The event is seen as the second most important race in cycling – behind the Tour de France – and favours strong climbers and puncheurs.
The 27-year-old Sardinian, who finished second in the 2015 edition of the race, will be supported by an experienced team in Italy including compatriots Diego Ullisi, Valerio Conti, Manuele Mori and Marco Marcato.
Joining them will be the promising trio of Jan Polanc, Darwin Atapuma and Vegard Stake Laengen.
Aru, who achieved a season’s best top-six finish at the Tour of Alps last week, will be among the favourites to win the Giro.
UAE Team Emirates General Manager Giuseppe Saronni said: “Fabio is going to the Giro d’Italia with a huge desire to make an impact. This feeling of strong sentiment towards the Corsa Rosa will allow him to give his best in every situation.
“At his side are a group of riders who share the same emotions and are able to manage the possible scenarios correctly.
“Four Italians in our team give this roster a strong local flavour to honour the Giro d’Italia and give the most attention to our fifth Italian Fabio Aru.
“The three non-Italians Atapuma, Laengen and Polanc have shown their love for this race and their ability to contribute to the group.
“Let’s not forget that these riders know about success, just think of the six stage wins by Ulissi, two by Polanc and three by Aru.”
Line-up: Fabio Aru (Italy), Matteo Bono (Italy), Manuele Mori (Italy), Jan Polanc (Slovenia), Diego Ulissi (Italy), Valerio Conti (Italy), Darwin Atapuma (Colombia) and Vegard Stake Laengen (Norway)
Chris Froome will lead Team Sky in next month’s Giro d’Italia as he targets victory in a third straight Grand Tour event despite an ongoing probe into an adverse doping test, the team announced Friday.
The British rider is taking part in the event, which starts from May 4 to 27.
Froome admitted there was a risk in making a serious assault on the Giro so close to his expected attempt to retain his Tour de France title, but said he would regret it for the rest of his career if he did not attempt it.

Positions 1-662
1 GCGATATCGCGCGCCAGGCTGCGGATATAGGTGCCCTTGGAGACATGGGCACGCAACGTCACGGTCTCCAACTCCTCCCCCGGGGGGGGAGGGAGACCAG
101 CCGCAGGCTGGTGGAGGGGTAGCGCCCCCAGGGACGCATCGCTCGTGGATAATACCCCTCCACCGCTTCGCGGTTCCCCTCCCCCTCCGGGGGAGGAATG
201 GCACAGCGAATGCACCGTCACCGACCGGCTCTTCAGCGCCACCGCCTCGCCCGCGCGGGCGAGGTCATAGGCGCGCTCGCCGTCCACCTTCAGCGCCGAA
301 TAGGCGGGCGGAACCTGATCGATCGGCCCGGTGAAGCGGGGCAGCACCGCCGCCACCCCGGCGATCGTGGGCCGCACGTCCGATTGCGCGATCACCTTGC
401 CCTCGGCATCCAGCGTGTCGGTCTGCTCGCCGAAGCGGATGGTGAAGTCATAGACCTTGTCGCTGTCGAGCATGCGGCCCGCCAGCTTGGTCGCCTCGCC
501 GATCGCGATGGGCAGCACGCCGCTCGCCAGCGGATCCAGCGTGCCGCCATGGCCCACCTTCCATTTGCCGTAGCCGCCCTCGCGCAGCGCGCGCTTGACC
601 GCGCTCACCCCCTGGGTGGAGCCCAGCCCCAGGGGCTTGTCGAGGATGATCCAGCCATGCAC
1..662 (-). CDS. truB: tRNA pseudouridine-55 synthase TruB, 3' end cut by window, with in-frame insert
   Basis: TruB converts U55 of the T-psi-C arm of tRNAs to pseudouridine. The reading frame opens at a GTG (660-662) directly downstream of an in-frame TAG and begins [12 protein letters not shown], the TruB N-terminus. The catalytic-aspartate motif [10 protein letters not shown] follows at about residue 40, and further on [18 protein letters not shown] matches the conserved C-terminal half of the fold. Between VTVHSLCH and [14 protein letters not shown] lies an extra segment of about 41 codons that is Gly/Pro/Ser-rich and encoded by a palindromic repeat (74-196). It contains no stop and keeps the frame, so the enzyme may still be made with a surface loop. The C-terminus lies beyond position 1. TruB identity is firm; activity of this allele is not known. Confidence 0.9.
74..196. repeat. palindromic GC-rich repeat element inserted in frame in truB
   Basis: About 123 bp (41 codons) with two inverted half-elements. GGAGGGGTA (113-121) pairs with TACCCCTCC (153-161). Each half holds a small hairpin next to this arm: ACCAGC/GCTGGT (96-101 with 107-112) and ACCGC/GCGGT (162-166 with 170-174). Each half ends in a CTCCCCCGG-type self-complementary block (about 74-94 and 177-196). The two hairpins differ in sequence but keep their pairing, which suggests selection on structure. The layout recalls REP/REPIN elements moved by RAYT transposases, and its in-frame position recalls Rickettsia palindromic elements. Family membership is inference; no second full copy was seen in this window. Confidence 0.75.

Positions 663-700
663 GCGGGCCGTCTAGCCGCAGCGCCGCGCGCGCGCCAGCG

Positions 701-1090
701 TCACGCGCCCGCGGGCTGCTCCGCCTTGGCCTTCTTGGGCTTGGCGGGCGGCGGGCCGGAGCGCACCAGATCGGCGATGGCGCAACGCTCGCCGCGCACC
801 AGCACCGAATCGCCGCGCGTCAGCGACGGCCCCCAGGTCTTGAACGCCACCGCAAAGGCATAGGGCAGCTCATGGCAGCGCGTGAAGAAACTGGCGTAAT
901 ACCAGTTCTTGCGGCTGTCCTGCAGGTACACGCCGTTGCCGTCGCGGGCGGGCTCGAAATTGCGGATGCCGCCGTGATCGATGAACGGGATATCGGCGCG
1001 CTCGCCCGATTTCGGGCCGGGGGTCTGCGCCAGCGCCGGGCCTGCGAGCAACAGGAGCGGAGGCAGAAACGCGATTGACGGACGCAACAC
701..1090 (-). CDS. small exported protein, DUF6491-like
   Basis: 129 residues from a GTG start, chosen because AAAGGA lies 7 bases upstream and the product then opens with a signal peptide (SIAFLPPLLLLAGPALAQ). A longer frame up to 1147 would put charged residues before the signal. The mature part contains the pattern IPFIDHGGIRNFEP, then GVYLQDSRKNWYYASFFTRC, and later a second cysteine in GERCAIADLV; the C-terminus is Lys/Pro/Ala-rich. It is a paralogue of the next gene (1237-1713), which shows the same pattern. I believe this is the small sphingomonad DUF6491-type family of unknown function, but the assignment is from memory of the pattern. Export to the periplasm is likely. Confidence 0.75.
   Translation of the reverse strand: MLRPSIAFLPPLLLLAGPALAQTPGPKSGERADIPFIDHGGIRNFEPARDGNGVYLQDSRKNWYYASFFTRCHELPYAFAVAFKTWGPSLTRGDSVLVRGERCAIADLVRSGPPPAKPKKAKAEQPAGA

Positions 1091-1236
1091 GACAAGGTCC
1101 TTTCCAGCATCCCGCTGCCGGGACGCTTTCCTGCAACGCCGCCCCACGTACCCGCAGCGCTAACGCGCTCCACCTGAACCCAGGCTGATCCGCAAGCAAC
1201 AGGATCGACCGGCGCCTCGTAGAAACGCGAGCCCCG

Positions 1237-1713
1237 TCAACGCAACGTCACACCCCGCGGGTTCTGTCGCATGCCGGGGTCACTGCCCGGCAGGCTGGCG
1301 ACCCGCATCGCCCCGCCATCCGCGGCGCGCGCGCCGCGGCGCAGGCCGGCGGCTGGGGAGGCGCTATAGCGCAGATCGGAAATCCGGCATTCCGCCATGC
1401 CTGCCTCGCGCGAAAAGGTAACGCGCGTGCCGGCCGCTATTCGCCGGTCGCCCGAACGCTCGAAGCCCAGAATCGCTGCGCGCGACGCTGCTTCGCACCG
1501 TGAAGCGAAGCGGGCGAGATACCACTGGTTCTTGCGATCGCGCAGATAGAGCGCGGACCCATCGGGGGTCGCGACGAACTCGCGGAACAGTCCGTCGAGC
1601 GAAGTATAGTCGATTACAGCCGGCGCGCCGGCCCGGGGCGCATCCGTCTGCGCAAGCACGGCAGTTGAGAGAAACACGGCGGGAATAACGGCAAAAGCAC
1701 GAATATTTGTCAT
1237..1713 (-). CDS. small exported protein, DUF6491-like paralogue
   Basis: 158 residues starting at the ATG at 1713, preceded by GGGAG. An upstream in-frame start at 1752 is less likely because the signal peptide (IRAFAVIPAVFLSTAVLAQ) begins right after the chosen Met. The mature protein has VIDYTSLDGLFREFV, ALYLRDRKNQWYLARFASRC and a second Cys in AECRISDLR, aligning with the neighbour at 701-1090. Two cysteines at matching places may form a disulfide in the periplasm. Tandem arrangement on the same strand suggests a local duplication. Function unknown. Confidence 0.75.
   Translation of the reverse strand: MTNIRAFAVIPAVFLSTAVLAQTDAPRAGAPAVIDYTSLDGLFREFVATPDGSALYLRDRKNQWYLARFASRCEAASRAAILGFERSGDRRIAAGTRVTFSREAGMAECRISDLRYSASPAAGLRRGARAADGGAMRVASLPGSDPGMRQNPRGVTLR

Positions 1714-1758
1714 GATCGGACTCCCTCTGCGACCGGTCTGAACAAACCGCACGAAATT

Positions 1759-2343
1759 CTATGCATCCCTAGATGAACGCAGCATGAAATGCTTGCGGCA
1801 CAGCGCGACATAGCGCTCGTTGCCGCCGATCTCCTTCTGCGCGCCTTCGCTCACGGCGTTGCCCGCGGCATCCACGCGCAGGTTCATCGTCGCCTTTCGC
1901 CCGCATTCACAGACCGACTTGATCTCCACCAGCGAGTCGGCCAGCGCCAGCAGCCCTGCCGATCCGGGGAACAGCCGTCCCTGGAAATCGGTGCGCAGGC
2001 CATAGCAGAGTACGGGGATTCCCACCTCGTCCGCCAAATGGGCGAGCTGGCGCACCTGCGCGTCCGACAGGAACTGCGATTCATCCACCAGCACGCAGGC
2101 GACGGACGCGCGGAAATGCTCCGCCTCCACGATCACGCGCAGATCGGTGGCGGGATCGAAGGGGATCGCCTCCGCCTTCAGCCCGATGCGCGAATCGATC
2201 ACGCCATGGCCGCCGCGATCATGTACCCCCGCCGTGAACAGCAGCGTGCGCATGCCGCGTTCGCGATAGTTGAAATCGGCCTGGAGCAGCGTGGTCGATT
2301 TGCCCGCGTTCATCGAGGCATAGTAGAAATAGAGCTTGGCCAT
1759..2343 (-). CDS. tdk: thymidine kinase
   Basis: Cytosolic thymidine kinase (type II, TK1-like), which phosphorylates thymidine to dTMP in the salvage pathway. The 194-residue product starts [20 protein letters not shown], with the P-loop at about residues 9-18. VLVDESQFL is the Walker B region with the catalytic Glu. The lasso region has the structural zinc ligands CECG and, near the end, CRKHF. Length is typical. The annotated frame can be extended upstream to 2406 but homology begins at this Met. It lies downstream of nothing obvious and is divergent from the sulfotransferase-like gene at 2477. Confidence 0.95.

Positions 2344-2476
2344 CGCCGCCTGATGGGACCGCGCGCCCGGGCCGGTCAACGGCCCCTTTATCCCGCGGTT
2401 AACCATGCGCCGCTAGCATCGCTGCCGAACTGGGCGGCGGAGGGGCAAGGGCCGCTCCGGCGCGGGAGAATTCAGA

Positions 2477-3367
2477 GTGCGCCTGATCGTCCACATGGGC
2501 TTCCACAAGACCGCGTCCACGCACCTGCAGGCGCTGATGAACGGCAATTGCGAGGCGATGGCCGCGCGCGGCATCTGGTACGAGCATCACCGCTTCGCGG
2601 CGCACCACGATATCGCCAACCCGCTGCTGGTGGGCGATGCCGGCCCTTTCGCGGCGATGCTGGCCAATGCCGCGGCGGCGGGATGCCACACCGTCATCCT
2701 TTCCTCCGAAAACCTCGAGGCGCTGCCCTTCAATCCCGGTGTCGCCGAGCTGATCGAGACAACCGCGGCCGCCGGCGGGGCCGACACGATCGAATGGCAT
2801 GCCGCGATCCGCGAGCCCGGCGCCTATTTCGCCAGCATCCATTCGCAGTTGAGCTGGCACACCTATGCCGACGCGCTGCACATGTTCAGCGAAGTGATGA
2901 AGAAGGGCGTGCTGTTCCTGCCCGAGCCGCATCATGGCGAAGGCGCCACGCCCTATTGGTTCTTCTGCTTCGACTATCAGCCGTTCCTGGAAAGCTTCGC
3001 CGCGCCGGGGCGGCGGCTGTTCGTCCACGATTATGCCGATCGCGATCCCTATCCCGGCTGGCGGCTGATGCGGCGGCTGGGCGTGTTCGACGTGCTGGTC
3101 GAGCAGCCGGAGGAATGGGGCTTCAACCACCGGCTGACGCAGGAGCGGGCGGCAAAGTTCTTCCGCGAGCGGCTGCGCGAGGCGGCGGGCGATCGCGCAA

He completed an historic Tour de France-Vuelta a Espana double in September.
“The Giro is special and full of history, and I am looking forward to racing it again after almost a decade,” said Froome.
“I’ve had a different start to the season as I’ve obviously been aiming to try and reach my peak quite a bit earlier than usual. But the target of going for a third consecutive Grand Tour has given me new motivation.
“Of course there is an element of risk involved in targeting the Giro before the Tour, but I think I would regret it for the rest of my life if I didn’t give this race a go.”
Froome, 32, has been embroiled in a legal and scientific wrangle with the International Cycling Union’s (UCI’s) independent anti-doping unit since he returned an adverse analytical finding for the asthma drug salbutamol at the Vuelta a Espana.
Referring to the test, he said: “I also recognise the wider issues and as I have said before I am doing everything I can, together with the team, to help resolve them as quickly as possible.
“In the meantime I am focused on racing. I would love to win the maglia rosa (the pink jersey for the winner of the Giro), but I am under no illusions whatsoever about how hard the race will be.”
Froome insists there has been no wrongdoing on his or the team’s part.
Although salbutamol is permitted in certain doses, Froome gave a urine reading of twice the allowed limit. The investigation is ongoing and Froome continues to compete.
The other members of Team Sky for the Giro are David de la Cruz, Kenny Elissonde, Sergio Henao, Vasil Kiryienka, Christian Knees, Wout Poels and Salvatore Puccio.
Team principal Dave Brailsford said: “Chris is also going for a third consecutive Grand Tour. Everyone in cycling knows just how tough that is. We have a strong, talented and versatile team supporting him. Every rider will have an important contribution to make.
“This year’s race promises to be a very tough edition with some of the hardest mountain climbs in cycling including Mount Etna and the Zoncolan.”
It was Costa’s seventh such finish this season, having clinched three top-10s at the Tour of Oman in February.
Astana rider Omar Fraile won the first stage on Wednesday as Slovenian Primoz Roglic claimed the overall lead.
Fraile edged out Italian Sonny Colbrelli in a sprint finish at the end of the 166.6km ride to Delemont to continue Astana’s
excellent recent spell with their 14th win of the season.
Australian Michael Matthews, who won Tuesday’s prologue, was dropped on the final climb and lost the yellow jersey to Roglic.
It was a commendable performance nonetheless from Costa, who said: “We raced with the right mentality, according to the indications that the sports directors gave in the pre-race meeting.”
“We controlled the race with Bono and then on the last climb I tried first and then Dan Martin tried, and he created a good gap.
“In the end, the other teams kept it together. I gave it my all and took a good third place.”
Best for UAE Team Emirates were: Kristijan Durasek (29th), Dan Martin (30th), Anass Ait el Abdia (72nd), Darwin Atapuma (75th), Matteo Bono (110th), Roberto Ferrari (128th).
Thursday’s stage sees the peloton tackle a 173.9 km ride from Delemont to Yverdon-les-Bains in West Switzerland.